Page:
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Coping with Change—Especially As We Age

At a recent meeting with older adults, one of the participants leaned over and asked me, earnestly, "How do you cope with change?" I replied, "It's very difficult." Several possible answers flashed through my mind--a flippant one, "with difficulty"; but I managed too look carefully at this young man, twenty plus years younger than I, and realized he was suffering.

He was really asking me for help in managing the changes occurring in his life. The question he asked was very profound, and it is one that assails us through all phases of our lives. I knew he had just been promoted "up" from active director of a company he founded to chairman of the board, an honorary position, but not one that carried the responsibility of day-to-day management. He was suffering from a challenge to his identity and to his own adjustment to his changing status.

Read the rest at AOL/Huffington Post's Healthy Living.

Thanks as usual to Gina Misiroglu of Red Room for putting me in touch with the Huffington Post people. It’s just one of the great ways she's bringing traffic to Red Room and getting attention for Red Room's authors.

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I'm impressed

There are no easy answers to the question of coping with change. I talked to several people in different stages of their lives, looking for answers while I was preparing this article. 

Rhoda, I'm impressed with the variety of situations you delved into. So many factors create change in lives. And how do we succeed in handling a new life? Of the means of coping you list,  willingness to re-assess the need to adapt and to adjust seems the most difficult. And as you point out, the process is going to be difficult. Ah, but it's worth it.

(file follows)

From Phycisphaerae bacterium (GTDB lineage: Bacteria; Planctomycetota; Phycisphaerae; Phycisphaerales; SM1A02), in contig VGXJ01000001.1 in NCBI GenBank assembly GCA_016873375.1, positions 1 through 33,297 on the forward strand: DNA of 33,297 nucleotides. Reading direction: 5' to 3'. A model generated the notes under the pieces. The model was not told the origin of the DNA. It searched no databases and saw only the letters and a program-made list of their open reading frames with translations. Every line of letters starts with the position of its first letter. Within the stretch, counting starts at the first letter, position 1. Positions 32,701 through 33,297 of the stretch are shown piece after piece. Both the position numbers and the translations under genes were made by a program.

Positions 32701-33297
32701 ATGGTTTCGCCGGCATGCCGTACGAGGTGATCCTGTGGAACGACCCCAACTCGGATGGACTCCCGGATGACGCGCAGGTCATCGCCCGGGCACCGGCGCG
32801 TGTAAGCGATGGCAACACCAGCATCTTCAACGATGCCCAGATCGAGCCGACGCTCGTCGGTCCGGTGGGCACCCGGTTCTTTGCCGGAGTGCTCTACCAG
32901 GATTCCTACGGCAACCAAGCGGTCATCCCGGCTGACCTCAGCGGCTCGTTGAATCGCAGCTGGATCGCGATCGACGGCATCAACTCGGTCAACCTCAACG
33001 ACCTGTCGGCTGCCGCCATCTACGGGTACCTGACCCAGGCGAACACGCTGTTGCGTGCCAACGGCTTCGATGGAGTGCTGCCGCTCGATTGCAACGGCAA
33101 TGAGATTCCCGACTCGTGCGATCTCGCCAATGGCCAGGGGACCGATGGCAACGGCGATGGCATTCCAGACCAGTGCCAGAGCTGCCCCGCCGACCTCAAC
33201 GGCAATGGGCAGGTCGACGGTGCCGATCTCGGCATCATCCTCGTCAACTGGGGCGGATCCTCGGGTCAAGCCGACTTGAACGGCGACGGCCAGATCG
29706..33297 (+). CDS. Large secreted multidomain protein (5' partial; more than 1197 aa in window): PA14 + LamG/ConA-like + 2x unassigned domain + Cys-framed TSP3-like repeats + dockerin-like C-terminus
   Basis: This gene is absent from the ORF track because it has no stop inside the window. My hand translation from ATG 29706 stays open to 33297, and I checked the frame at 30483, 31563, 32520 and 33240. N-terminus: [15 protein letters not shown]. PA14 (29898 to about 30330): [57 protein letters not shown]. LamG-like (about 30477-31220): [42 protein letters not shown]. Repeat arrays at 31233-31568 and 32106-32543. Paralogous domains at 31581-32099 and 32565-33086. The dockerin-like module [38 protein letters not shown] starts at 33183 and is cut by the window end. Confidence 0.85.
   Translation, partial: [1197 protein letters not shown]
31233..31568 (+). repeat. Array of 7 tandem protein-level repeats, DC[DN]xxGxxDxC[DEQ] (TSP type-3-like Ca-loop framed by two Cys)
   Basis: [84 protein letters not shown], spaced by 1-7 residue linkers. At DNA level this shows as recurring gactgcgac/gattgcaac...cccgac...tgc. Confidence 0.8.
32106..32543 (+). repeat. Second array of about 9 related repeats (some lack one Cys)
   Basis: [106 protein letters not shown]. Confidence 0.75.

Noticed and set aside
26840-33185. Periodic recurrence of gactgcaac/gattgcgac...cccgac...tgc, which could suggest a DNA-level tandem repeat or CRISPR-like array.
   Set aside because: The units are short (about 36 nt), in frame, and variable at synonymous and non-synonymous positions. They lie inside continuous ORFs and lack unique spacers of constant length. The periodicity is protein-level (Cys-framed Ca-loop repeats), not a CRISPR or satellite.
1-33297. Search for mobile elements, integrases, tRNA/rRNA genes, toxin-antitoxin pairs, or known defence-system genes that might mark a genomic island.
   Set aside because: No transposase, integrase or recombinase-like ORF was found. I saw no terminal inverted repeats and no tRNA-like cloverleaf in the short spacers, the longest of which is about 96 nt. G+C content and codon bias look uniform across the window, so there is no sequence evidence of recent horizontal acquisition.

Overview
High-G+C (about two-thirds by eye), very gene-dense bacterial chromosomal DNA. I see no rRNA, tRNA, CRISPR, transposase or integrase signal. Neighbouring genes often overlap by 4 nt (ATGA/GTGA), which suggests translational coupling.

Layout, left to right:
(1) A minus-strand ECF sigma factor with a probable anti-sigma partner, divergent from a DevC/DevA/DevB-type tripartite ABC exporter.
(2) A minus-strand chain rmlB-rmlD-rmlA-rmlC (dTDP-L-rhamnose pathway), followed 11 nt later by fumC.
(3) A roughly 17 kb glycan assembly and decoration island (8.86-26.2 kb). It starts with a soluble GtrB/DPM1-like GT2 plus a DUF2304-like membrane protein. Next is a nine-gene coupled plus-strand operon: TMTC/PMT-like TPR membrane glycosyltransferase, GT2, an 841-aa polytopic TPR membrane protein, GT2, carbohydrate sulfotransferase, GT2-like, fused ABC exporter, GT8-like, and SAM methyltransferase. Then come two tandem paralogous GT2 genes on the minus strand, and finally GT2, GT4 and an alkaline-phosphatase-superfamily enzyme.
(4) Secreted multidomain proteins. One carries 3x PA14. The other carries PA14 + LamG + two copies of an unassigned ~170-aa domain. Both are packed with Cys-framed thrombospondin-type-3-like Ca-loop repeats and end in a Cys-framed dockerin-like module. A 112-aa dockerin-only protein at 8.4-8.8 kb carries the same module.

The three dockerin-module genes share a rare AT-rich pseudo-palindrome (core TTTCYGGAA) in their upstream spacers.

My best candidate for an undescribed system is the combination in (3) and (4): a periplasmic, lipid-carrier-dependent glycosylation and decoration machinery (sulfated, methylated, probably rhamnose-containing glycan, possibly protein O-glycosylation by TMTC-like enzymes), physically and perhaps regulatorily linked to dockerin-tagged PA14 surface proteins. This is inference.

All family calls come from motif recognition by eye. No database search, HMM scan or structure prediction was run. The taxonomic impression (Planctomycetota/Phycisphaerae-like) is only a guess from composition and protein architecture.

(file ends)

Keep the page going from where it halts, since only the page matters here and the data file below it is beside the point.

What's the alternative? Letting someone else run your life? That's not an easy thing to accept, so you might as well fight for and develop your own life style.

Hang in there, folks.

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How We Process/Perceive Change

 How we process and/or perceive change impacting our lives  is a variable of (1) as noted in your full Huffington Post article, whether the change is one we voluntarily make for ourselves or one made for and imposed upon us and (2) where the change falls on a scale of its perceived positive to negative effect on us. But, at the core, it's really our  overall attitude pattern toward and "comfort level" with  change that determines how we view it

For example, a person preferring the familiar over the new and different, will typically avoid  even potentially beneficial self-initiated changes and  reflexively dislike or fear  imposed changes, closing their minds to any possible benefits from either type.  In this respect, one  with a more flexible, open-minded  personality will adapt better by "making the best of a bad situation", whereas one with a more rigid personality will often be unable/unwilling to envision anything good resulting from change of any kind and dwell on the worst in their  current circumstances as well.

 Then there are always those somewhat unaware people ("ignorance is bliss") who are comfortable and complacent, and  if that frame of mind works in a pragmatic way,  far be it from me to criticize or awaken them.   While we're all at risk from unexpected/unwanted external changes forced upon us, for the most part each person creates his/her own reality, as captured in the folk wisdom, "You lie in the bed you make for yourself."

I can't resist leaving this topic without relating it to yet another saying with wide applicability, "The more things change, the more they remain the same"; that is, there are certain eternal verities of our human condition such as our mortality that are unchanging, making many  so-called changes essentially superficial rearrangements of  "the deck chairs on the Titanic".